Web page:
Transgender Lives helps you understand what it means to be transgender in America while learning more about transgender history, the broad spectrum of transgender identities, and the transition process. You’ll explore the challenges transgender Americans face, including discrimination, prejudice, bullying and violence, unequal access to medical care, and limited legal protections. For transgender readers, these stories offer support and encouragement. Transgender Lives is a space for trans* voices to be heard and to express the complexities of gender while focusing on what it means to be human.

Here’s the backstory.

In May 2012, I was contacted by my editor at Twenty-First Century books–would I like to write a book for high school libraries about trans* individuals in America?  I’d been recommended to her because of Beautiful Music, and the trans* authors she’d asked were unavailable.  Sure, I said.  Why not?  And then I thought:  Oh lord. What have I done?  Once again, just like with Beautiful Music, I was plunged into immense, intense work.  So much research, so much information to gather, process and summarize, plus I needed to find people for the interviews.  Lucky for me, I knew some individuals who were willing to be part of the book.  But not everyone I asked was comfortable being in a book.

There were lots of things to think about, of course–what to include, how to be thorough, how to be respectful, how to check my own privilege as a cisgender woman.  I was blessed to find two different individuals who are trans* (who facilitate workshops and develop LGBTQ curricula for their day jobs) who were willing to provide expert reads to help with facts, voice and details.  Because of the individuals who agreed to be in the book, we didn’t have a lot of people of color to include, but we did have age, background, and regional diversity.  In the drafting phase, we had lots of information and seven extensive interviews (with family voices, too) to sort through.  I did a lot of agonizing.  I knew I’d encounter critics no matter what I did or didn’t do, so I kept my goal simple: to create a useful book that didn’t provide false information.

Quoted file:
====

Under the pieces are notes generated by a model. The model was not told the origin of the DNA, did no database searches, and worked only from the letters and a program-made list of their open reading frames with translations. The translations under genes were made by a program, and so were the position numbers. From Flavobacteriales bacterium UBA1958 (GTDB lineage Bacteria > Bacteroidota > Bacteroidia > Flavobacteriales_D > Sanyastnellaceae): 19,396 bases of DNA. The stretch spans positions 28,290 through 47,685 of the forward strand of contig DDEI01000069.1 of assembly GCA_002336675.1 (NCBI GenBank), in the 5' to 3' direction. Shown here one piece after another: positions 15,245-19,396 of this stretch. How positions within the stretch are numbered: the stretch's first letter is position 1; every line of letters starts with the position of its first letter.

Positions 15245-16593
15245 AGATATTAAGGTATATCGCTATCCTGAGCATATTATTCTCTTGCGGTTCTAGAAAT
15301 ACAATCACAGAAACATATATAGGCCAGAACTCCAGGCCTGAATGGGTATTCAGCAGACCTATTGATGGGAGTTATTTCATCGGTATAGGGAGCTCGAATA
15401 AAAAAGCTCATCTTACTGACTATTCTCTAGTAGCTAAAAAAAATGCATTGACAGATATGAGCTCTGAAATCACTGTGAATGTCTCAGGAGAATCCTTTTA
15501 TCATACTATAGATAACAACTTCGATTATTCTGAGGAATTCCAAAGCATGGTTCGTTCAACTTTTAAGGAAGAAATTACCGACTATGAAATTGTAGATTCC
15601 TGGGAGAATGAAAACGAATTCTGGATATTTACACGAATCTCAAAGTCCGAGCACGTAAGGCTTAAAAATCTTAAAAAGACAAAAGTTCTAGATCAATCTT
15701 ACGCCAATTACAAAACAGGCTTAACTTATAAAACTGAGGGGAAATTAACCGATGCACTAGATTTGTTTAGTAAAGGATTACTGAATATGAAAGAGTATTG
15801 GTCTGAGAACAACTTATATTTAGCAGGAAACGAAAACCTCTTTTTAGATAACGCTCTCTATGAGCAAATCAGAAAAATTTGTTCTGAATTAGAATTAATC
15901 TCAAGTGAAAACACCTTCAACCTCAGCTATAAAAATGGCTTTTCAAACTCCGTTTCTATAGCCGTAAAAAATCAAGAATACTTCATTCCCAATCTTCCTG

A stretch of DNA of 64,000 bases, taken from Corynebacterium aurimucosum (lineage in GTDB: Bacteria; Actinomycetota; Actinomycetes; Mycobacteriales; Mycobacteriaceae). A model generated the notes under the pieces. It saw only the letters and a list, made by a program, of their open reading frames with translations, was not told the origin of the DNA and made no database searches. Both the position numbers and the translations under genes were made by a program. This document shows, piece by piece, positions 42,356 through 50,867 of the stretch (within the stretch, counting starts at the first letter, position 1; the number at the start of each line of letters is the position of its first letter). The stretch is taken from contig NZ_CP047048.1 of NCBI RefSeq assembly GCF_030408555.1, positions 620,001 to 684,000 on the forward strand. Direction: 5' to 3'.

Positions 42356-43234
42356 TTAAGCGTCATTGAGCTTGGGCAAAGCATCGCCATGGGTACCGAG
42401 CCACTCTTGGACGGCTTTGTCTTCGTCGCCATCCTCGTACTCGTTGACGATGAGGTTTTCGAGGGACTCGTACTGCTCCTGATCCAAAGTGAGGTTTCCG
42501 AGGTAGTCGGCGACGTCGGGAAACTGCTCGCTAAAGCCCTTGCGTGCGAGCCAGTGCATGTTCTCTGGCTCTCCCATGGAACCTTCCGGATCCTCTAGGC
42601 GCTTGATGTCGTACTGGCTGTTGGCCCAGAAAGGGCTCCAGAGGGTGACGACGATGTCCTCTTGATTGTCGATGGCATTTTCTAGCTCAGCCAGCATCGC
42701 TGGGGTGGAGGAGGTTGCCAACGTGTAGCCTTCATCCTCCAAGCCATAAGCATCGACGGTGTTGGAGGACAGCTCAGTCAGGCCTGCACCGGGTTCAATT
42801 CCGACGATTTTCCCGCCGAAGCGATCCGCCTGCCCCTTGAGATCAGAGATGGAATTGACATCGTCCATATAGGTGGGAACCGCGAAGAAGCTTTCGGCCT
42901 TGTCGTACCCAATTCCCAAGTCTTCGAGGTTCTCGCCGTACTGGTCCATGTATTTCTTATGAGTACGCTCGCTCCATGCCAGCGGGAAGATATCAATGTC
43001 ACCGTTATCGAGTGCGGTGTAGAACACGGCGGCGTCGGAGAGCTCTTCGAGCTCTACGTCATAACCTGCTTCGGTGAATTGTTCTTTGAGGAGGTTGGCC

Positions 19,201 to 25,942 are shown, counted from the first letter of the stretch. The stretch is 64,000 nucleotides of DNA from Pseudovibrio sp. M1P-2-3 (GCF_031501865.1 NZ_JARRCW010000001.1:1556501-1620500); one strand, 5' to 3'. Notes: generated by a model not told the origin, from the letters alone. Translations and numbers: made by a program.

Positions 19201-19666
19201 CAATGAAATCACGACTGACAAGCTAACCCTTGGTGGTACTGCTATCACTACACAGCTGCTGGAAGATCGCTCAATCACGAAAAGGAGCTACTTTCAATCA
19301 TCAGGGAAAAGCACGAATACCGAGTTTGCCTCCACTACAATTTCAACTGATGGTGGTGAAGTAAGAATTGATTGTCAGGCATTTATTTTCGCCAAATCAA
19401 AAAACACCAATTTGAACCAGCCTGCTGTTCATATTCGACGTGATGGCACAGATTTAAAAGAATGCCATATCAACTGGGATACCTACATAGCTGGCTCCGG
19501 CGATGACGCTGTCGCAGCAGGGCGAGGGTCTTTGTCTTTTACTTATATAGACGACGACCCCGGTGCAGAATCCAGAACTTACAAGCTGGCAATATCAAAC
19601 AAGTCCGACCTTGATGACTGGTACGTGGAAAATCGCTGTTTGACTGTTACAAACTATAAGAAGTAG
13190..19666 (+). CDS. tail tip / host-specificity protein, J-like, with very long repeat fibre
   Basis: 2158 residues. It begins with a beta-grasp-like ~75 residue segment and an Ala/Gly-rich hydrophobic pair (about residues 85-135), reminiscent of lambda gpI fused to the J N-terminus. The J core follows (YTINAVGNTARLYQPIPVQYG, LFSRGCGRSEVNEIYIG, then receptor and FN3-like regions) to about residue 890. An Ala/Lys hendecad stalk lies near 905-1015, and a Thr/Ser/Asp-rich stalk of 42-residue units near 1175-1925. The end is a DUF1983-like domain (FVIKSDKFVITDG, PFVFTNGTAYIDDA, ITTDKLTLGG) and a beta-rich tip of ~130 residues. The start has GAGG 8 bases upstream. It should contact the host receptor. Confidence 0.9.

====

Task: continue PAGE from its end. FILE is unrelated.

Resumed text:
Then, of course, we had to jam it all into 72 pages!  That was the hardest thing.  There wasn’t space to explain all the terms I listed as synonyms for genderqueer, for example, and so the question arose: simplify, or include them and let the reader do the research? I decided (a philosophy I hold in my classroom as well) it’s better to have some inkling about many ideas than to have just one idea.  I decided to trust the reader to further advance their knowledge.

This book is intended to be a solid introduction to a group of individuals who deserve respect, and deserve to be known and accepted for who they are.  This book is for students (and adults) who need some general info, who need to understand that individuals who are trans* have been a part of human culture since someone thought to call us “human culture.”  It’s a book for librarians to pull out when someone says, “I need to know about being trans*,”  for whatever reason they need to know it.  It’s a bridge-builder.  It’s a way to bring the all-too-brief words (#$(* page limits!) of seven generous and kind individuals to a larger audience that needs to hear from them.  If someone reads Transgender Lives and learns something, hopefully they’ll go on to read more in-depth narratives from trans* individuals.   That’s a win-win for everyone.

Of course there are a few new books that didn’t get included in the resources section of Transgender Lives, and you need to know about them, because they’re very exciting.  I can’t wait to read them myself!  Click the link for more, but I’ve included parts of their blurbs here.

Rethinking Normal, Katie Rain Hill (Simon and Schuster, September 2014):  “In this first-person account, Katie reflects on her pain-filled childhood and the events leading up to the life-changing decision to undergo gender reassignment as a teenager. She reveals the unique challenges she faced while unlearning how to be a boy and shares what it was like to navigate the dating world and experience heartbreak for the first time in a body that matched her gender identity. Told in an unwaveringly honest voice, Rethinking Normal is a coming-of-age story about transcending physical appearances and redefining the parameters of “normalcy” to embody one’s true self.”

Some Assembly Required, Arin Andrews (Simon and Schuster, September 2014):  “In this revolutionary memoir, Arin details the journey that led him to make the life-transforming decision to undergo gender reassignment as a high school junior. In his captivatingly witty, honest voice, Arin reveals the challenges he faced as a girl, the humiliation and anger he felt after getting kicked out of his private school, and all the changes—both mental and physical—he experienced once his transition began. Arin also writes about the thrill of meeting and dating a young transgender woman named Katie Hill…and the heartache that followed after they broke up.